UBS will be subject to heavy fines for Credit Suisse’s poor risk management practices related to a collapsed investment firm.
UBS will pay $286 million under a consent agreement with the Federal Reserve Board of Governors, the central bank announced on Monday. The bank also faces a fine of £87million – around $119million – from the UK’s Prudential Regulatory Authority under similar conditions.
UBS acquired its Swiss rival earlier this year as part of a $3.25 billion deal that banking regulators brokered to prevent Credit Suisse from failing. The combination, which included both banks’ US branches, was finalized last month.
Regulators have leveled penalties for Credit Suisse shares linked to Archegos Capital Managementa New York-based family office that closed in 2021 and now faces criminal racketeering and fraud charges.
For years, Credit Suisse provided top-notch brokerage services to Archegos, including derivative agreements called total return swaps, which the firm used to make leveraged investments in single-name U.S. and Chinese stocks. At the time, according to regulators, the bank failed to detect and properly manage the risks posed by the business.
From mid-2020 to early 2021 – just before its collapse – Archegos breached Credit Suisse’s internal concentration risk limits, according to the Fed. Despite this, the bank failed to collect sufficient margin from Archegos. Eventually, the company defaulted, forcing Credit Suisse to sell the underlying securities at a loss of $5.5 billion.
Credit Suisse’s Archegos losses were one of many factors that contributed to the bank’s near demise, including the collapse of British financial services firm Greensill Capital and a 2019 spy scandal.
UBS addressed the fines in a press release on Monday. He also noted that the Swiss Financial Market Supervisory Authority had concluded its “procedure” related to Credit Suisse’s relationship with Archegos, which required the bank to review its approach to “credit, liquidity and non-financial risk management”.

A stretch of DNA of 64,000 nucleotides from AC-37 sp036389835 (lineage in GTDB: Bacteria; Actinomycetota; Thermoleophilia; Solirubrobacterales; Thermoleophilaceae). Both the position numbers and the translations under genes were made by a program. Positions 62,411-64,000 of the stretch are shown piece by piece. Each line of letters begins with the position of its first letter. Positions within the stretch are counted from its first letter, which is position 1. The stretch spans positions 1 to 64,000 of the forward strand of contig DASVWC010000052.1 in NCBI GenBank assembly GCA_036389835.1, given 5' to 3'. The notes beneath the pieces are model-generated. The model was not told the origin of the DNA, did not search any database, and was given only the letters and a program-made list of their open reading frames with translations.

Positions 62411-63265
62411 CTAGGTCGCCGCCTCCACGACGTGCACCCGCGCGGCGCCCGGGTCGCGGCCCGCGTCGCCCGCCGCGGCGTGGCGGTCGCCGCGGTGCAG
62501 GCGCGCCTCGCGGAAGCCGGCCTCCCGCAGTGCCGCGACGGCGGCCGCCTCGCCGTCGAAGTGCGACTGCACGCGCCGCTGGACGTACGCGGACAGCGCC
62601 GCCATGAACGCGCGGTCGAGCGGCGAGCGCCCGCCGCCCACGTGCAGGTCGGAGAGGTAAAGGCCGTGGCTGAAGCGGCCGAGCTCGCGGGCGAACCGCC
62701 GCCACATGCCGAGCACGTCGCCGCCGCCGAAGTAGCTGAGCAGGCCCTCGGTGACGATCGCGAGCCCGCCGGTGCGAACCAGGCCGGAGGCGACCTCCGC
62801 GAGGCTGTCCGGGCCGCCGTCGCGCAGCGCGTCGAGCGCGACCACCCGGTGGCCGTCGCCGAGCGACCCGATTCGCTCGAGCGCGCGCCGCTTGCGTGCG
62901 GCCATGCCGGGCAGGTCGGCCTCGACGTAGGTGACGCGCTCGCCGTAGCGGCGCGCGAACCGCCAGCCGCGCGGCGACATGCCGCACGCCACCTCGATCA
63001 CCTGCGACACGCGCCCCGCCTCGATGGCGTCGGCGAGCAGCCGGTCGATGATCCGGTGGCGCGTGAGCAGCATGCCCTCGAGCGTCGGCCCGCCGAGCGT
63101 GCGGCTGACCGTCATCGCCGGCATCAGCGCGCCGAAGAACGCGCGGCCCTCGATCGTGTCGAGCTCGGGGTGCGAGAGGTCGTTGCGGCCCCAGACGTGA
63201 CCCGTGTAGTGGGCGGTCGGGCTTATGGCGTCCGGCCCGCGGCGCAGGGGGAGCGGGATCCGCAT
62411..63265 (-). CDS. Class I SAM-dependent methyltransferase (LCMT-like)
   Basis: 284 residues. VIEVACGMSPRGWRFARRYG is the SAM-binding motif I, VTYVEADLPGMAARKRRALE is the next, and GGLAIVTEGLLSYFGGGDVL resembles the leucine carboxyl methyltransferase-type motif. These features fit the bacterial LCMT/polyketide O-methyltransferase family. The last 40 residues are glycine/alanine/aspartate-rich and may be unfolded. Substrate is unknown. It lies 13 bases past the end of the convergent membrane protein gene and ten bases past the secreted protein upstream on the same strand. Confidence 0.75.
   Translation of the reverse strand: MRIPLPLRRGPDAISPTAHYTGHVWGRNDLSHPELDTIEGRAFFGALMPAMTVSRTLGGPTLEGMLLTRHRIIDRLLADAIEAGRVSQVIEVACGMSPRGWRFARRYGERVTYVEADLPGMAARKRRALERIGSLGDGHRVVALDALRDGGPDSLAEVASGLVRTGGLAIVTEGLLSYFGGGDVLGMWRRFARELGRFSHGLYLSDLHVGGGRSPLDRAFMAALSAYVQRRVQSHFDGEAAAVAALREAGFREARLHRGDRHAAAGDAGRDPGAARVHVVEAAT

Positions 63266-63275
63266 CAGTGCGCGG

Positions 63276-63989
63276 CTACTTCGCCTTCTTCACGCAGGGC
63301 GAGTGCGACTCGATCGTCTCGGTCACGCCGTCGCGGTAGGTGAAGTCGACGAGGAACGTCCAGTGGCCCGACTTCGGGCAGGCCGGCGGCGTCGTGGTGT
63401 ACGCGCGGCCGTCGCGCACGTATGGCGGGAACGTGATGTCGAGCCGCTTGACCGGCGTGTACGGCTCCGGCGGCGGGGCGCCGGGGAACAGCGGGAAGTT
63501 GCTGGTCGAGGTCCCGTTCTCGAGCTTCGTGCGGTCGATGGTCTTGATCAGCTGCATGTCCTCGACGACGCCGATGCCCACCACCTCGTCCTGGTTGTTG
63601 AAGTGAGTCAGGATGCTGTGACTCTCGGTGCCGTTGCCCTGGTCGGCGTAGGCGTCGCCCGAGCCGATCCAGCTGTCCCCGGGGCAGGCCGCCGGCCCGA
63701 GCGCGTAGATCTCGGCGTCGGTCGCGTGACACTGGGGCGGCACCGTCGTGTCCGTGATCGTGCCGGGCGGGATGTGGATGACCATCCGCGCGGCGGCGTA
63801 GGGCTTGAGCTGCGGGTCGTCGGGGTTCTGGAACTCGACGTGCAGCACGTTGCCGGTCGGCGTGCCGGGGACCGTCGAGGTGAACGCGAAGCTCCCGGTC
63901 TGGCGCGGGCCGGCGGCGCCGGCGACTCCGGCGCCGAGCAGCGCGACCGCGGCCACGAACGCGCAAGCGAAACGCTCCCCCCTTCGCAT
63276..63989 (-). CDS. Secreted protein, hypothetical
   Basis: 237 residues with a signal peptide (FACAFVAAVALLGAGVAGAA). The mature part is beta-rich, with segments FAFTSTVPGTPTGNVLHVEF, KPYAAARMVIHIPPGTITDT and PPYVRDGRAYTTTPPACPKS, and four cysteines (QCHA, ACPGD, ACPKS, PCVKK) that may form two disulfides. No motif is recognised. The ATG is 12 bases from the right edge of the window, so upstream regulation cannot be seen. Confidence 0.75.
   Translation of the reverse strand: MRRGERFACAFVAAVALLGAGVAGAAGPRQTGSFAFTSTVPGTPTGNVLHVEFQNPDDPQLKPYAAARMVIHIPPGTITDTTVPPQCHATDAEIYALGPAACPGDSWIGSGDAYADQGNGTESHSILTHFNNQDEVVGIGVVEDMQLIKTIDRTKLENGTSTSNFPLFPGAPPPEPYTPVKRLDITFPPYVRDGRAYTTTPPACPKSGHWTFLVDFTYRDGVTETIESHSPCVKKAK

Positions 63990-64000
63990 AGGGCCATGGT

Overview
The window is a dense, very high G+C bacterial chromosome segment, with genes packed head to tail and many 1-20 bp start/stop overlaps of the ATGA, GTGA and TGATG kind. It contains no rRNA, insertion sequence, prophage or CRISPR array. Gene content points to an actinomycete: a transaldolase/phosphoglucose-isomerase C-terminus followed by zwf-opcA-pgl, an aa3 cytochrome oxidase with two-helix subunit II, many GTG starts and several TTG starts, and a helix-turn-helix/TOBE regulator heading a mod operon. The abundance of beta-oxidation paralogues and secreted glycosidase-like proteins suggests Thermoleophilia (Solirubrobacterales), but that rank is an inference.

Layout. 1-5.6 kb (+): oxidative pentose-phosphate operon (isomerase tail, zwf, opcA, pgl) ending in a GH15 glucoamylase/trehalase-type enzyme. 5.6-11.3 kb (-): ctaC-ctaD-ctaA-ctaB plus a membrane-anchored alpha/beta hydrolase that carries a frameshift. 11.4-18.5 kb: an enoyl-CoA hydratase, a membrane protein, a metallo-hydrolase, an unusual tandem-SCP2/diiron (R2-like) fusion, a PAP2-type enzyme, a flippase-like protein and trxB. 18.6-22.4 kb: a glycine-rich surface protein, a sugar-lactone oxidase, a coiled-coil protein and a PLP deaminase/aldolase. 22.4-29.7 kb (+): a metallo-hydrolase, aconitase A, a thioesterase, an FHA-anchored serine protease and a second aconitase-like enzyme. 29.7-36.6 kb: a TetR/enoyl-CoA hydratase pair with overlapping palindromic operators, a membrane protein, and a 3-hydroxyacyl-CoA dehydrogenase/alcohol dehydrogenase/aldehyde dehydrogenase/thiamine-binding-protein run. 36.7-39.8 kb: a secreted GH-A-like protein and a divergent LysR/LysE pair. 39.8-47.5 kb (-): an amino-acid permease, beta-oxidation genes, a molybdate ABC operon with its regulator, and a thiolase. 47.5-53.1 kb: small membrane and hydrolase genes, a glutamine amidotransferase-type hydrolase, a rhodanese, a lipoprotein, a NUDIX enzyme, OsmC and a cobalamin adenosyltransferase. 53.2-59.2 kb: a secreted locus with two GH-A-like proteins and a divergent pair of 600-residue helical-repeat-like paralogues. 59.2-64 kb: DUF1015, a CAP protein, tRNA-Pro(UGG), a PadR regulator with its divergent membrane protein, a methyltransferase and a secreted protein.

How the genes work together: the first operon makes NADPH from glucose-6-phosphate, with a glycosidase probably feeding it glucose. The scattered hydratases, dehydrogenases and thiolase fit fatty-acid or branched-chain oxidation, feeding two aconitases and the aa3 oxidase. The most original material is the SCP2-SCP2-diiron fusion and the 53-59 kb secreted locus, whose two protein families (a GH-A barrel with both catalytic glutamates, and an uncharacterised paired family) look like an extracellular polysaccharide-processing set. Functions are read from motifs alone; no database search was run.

As part of its consent agreement with the Fed, UBS agreed to change the way it addresses the same risk categories and its internal oversight and governance. The bank also agreed to more onerous reporting and monitoring requirements. It has also undertaken not to rehire employees who would have been made redundant because of their monitoring of risks involving Archegos.
“UBS will implement its operational and risk management discipline and culture across the combined organization,” the bank said in a statement. “He has already begun to implement his risk framework, including actions responding to these regulatory findings, across Credit Suisse.”
The bank has also pledged to resolve other regulatory issues and external lawsuits related to Credit Suisse so as to minimize losses.
“UBS intends to resolve Credit Suisse’s outstanding litigation and regulatory issues in the best interests of its stakeholders, including investors, clients and employees,” the statement said.
A spokesperson for UBS declined to say how the bank would pay the fines or whether a fund for future sanctions related to Credit Suisse had been created.